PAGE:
Tuesday, September 22, 2009

NYT Publishes White House "Talking Points" Justifying Paterson Move

The New York Times has published an article that seeks to justify and contextualize President Obama's request that New York Governor David Paterson not seek election in 2010. The article, written by Jeff Zeleny and Adam Nagourney, portrays Obama's move in New York as part of a national strategy of deep White House involvement in local political contests:
The president’s top strategists have recruited candidates — and nudged others to step aside — in races in Colorado, Illinois, Massachusetts, New Jersey, New York and Pennsylvania. They said they intended to continue this practice heading into the 2010 midterm elections, as well as with an eye to the redistricting fights that will go on within states early in the next decade.
The article also suggests that Rahm Emanuel orchestrated this strategy: "The intense involvement reflects the tactics and style of the White House chief of staff, Rahm Emanuel. . . ."

Two Major Distinctions: Paterson Is An Incumbent; Paterson Defied Obama on Senate Appointment
The article seeks to draw parallels between Paterson's treatment and the White House endorsement of candidates in other contests. Two major distinctions, however, are Paterson's status as an incumbent and his failure to abide by Obama's "request" that he appoint Caroline Kennedy to fill Hillary Clinton's vacated Senate seat.

Publicly instructing an incumbent not to run is an extraordinary tactic. Yesterday, former New York Governor George Pataki criticized the decision as dangerously weakening Paterson and thus threatening the state. Pennsylvania Governor Ed Rendell, quoted in the New York Times article, makes a similar assertion:
The president is the head of the party, and he has a right to express his opinion . . . . The only thing I would have done differently is not let it become known. This can’t be helpful to the governor.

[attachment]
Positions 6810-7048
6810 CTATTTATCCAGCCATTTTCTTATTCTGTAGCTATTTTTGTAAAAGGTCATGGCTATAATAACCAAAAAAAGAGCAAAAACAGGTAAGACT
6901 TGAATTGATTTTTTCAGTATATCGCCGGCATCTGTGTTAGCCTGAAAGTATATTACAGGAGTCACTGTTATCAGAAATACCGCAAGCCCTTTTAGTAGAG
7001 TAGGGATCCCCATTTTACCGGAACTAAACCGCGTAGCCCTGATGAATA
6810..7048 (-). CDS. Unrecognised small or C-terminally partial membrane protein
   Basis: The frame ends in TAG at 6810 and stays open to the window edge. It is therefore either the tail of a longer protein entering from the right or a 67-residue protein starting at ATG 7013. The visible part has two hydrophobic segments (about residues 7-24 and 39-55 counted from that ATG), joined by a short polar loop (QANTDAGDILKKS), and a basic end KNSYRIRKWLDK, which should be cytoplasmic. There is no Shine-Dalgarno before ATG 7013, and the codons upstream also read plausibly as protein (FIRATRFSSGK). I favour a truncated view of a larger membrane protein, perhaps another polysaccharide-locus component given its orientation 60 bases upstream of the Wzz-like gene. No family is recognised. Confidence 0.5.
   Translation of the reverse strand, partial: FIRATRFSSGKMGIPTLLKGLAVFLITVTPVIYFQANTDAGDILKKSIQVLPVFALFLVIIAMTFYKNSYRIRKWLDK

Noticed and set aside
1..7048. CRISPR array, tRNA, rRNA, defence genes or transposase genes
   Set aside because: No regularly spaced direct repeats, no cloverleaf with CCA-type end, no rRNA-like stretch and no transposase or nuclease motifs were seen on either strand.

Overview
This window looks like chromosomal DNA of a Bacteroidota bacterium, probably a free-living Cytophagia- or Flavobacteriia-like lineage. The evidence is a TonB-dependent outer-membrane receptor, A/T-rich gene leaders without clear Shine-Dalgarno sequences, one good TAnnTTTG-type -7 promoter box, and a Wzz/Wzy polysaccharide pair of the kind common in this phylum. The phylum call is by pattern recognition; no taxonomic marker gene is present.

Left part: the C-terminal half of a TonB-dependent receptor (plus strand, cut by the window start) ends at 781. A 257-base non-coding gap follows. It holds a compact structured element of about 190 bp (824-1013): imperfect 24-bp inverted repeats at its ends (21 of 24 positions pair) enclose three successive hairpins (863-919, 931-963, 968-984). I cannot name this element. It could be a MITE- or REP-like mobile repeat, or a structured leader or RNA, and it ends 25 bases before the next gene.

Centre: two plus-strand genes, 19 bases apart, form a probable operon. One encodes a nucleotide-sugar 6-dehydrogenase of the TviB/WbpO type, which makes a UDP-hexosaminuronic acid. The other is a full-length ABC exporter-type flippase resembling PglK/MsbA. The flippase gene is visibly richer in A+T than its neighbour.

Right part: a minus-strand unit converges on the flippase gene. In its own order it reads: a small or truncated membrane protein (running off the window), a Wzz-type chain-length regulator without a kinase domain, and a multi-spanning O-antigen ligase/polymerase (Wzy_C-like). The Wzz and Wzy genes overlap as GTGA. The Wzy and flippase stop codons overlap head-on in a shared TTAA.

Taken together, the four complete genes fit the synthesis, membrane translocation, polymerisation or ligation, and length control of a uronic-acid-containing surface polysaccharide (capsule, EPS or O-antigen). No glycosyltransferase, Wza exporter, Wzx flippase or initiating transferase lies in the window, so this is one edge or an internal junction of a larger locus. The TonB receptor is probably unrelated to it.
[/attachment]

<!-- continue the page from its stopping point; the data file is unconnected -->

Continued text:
The article fails to discuss Paterson's refusal to appoint Kennedy to the Senate. This fact, however, also distinguishes the Paterson case from the ordinary situation where a president chooses to get involved in local races. It looks more like a political "payback," rather than a legitimate political move. The fact that Obama has not acted the same way towards other embattled candidates (like Jon Corzine and Deval Patrick) undermines the involved leader narrative that the White House has evidently floated.

The Bottom Line: I have no problem with presidents trying to influence local politics behind the scenes. But even Obama's supporters should admit that this public display does not represent the "graceful" politics that he promised. Instead, it looks very messy.

Telling an incumbent to drop out of a race matters. Telling a person to drop out after he declined to deliver a huge political favor also matters. And if having "diversity" in public life matters -- as many of Obama's supporters zealously advocated in 2008 -- then telling only the fourth black governor in the nation's history to step aside matters. Saying this does not mean that Paterson must get elected or that Obama or others cannot oppose him. Instead, it means that his race is not a neutral category. Supporting Obama should not require liberals to abandon their so-called principles.

Related articles:

Republicans Making Better Arguments Regarding Obama and Paterson

Obama Is Pathetically WRONG: Paterson Should Run!


Kansas City said...

How come these blog posts and democrats in general never discuss the issue of whether Patterson is a capable governor? Shouldn't that be the relevant question?

Darren Lenard Hutchinson said...

KC: I assume that voters -- not Obama -- can determine whether they want Paterson to run. NY has a primary system -- not a "big boss" system. In Bush v Gore, the question was process - not whether Bush was a lunatic who would lead us into two unnecessary wars. This issue is about process too. Voters get to decide quality.

liberal dissent said...

The White House would be better suited helping Paterson defeat Giuliani than trying to find someone who they think might stand a better chance. Giuliani is a pretty repulsive character who is beatable if they're just willing to hammer him on his (many) weak spots.

Real Time Analytics